• Celebrity
    Women's Health

    Jessie James Decker shares bikini photos, opens up about body insecurities

    Jessie James Decker has opened up about her body insecurities on Instagram. She talked about having loose skin after having three children and how it worries her when wearing a bikini.

  • Health
    The Guardian

    Have I already had coronavirus? How would I know and what should I do?

    Covid-19 symptoms, when they occur, vary widely and undertesting means many people have probably been unwittingly infected * Coronavirus – latest updates * See all our coronavirus coverageCovid-19 symptoms vary widely, and undertesting in many countries means that many people may have already had the coronavirus without having received a positive diagnosis. Is it possible to find out, and how should you behave if you think you may have been infected? Is there any way to know whether someone has had Covid-19 in the past?Dr William Hillmann: At this point, we don’t have a test to tell that. We are developing antibody tests to check for a prior infection, but those aren’t ready for clinical use yet. The only definitive way to know that you’ve had it is to get tested while you have it and to have that test be positive. Could I have had it and been asymptomatic? Hillmann: Coronavirus is actually quite a significant spectrum of symptoms, from people who are entirely asymptomatic and would have no idea that they have it to people with very mild, cold-like symptoms – runny nose, congestion, sore throat – to people with more flu-like symptoms – high fevers, muscle aches, shortness of breath and cough. All the way up to people with severe illness, who we’re seeing in the hospital with respiratory failure, requiring ICU care. (Editor’s note: recent reports suggest that loss of smell and taste are also signs of Covid-19 infection.) What percentage of carriers are asymptomatic?Dr David Buchholz: Right now in New York, we’re only testing the sickest possible people. So we have no idea. However, there was a study in Iceland, which tested [a large segment of its] population, and 50% of the people who tested positive had no symptoms. Are people who are asymptomatic also contagious? Hillmann: A significant proportion of people who are totally asymptomatic are contagious for some portion of time. We just don’t know [for how long] at this point, because we don’t have the kind of testing available to screen for asymptomatic infections.When people are symptomatic, they’re contagious. A day or two before they become symptomatic, they’re likely contagious as well. A virus builds up and starts to shed, and then after symptoms resolve, people can still be contagious for a couple of days. We have some evidence of viral shed even a couple of weeks after symptoms are resolved. It’s hard to know if that’s actual live virus, which is still able to infect somebody, or if that’s just dead virus that the body is shedding. Should someone behave differently if they think, but don’t know for certain, that they have already had it?Buchholz: We all have to be role models. If we’re all in it together, we all should be doing social distancing.Hillmann: Since there’s no real way to know at this point who might have had it, unless you’re symptomatic, you get a swab and are definitively diagnosed with it, I would just act as if you hadn’t had it. Keep doing all of those things that we all should be doing at this point: social distancing and hand hygiene. If I think I may have had it, do I have an ethical obligation to tell people I came in contact with? Even if it may in fact just have been a cold?Buchholz: I would, absolutely. I’m in New York, and it was definitely in the community before we knew it. So, yeah, any family members and close friends, maybe somebody you work next to, I think I would just alert them, especially if it was in the last 14 days. If it’s been more than 14 days, they would have gotten sick by now if they had significant exposure.Hillmann: It’s up to every individual about what they feel is right. If somebody is diagnosed with a case of coronavirus, I might feel a little bit more strongly that they should tell people because if you’re in close contact with a healthcare worker, it could have implications for precautions that healthcare worker needs to take. If I’ve had it, can I get it again?Buchholz: There’s not been any evidence that anyone’s gotten it more than once. Someone with a normal immune system that can react to the virus and get better should have immunity for quite some time, at least a year, if not lifelong.There have been reports out of China suggesting people are testing positive for Covid-19 a second time. Most scientists think it is an issue around the inaccuracy of the testing and not that people are having two separate cases of the disease.ExpertsDr David Buchholz, senior founding medical director, primary care, assistant professor of pediatrics, Columbia University Irving medical centerDr William Hillmann, associate inpatient physician director at Massachusetts general hospital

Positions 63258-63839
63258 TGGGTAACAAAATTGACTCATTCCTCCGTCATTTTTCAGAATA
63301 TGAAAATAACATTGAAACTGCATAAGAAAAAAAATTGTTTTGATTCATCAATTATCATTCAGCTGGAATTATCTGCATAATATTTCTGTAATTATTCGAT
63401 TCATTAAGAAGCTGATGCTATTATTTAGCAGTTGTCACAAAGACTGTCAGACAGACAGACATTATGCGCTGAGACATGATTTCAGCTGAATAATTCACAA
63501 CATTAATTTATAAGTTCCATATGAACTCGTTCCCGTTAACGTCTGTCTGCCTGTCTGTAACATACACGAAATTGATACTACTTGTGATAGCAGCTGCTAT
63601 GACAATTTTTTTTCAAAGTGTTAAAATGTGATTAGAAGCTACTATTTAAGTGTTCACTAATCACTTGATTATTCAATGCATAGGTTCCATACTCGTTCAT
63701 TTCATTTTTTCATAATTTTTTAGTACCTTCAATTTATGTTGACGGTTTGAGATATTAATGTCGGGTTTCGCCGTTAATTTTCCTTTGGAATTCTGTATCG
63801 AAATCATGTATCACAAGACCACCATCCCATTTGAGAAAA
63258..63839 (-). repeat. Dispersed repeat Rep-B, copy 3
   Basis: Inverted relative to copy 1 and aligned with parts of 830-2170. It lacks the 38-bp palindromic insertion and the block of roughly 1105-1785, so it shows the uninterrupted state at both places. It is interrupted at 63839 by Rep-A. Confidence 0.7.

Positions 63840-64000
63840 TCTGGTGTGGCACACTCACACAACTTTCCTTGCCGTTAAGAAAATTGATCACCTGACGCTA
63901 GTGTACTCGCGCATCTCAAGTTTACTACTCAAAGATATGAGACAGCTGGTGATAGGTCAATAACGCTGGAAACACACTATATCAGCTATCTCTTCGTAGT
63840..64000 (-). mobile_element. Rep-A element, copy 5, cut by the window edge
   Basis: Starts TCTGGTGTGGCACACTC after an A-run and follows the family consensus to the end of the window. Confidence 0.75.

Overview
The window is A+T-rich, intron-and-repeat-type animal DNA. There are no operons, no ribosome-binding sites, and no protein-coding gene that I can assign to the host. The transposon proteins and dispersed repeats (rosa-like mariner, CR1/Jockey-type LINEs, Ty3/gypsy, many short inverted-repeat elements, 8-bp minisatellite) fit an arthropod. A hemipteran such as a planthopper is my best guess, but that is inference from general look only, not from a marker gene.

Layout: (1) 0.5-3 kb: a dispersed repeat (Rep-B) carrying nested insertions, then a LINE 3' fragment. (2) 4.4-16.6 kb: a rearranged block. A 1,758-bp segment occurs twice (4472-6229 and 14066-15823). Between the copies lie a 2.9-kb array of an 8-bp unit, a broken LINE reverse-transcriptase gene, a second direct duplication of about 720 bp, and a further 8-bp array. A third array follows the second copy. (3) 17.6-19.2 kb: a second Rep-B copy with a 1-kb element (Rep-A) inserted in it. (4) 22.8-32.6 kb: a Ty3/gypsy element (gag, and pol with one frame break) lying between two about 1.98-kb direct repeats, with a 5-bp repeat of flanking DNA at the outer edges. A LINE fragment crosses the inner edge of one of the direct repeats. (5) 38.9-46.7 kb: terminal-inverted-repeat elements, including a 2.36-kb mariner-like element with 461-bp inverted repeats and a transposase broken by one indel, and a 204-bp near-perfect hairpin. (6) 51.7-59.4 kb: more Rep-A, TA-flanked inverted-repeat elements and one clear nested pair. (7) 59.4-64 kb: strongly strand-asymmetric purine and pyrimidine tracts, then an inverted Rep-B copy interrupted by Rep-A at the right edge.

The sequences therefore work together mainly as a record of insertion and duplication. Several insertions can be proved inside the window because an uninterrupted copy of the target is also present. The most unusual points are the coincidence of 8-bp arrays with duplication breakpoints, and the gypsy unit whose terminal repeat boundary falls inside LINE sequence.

• Lifestyle
    In The Know

    Meet the woman who lives every day like it’s 1958 — from her clothes to her appliances

    Laci Fay loves the 1950s — ever since her grandparents described it to her when she was younger — and pledged to live every day like it's 1958.

  • Sports
    NBC Sports Boston

    How Tom Brady thanked Bucs' Chris Godwin for giving him No. 12 for free

    Chris Godwin apparently gave Tom Brady his No. 12 jersey for free, but the new Bucs QB still found a way to thank his top wide receiver.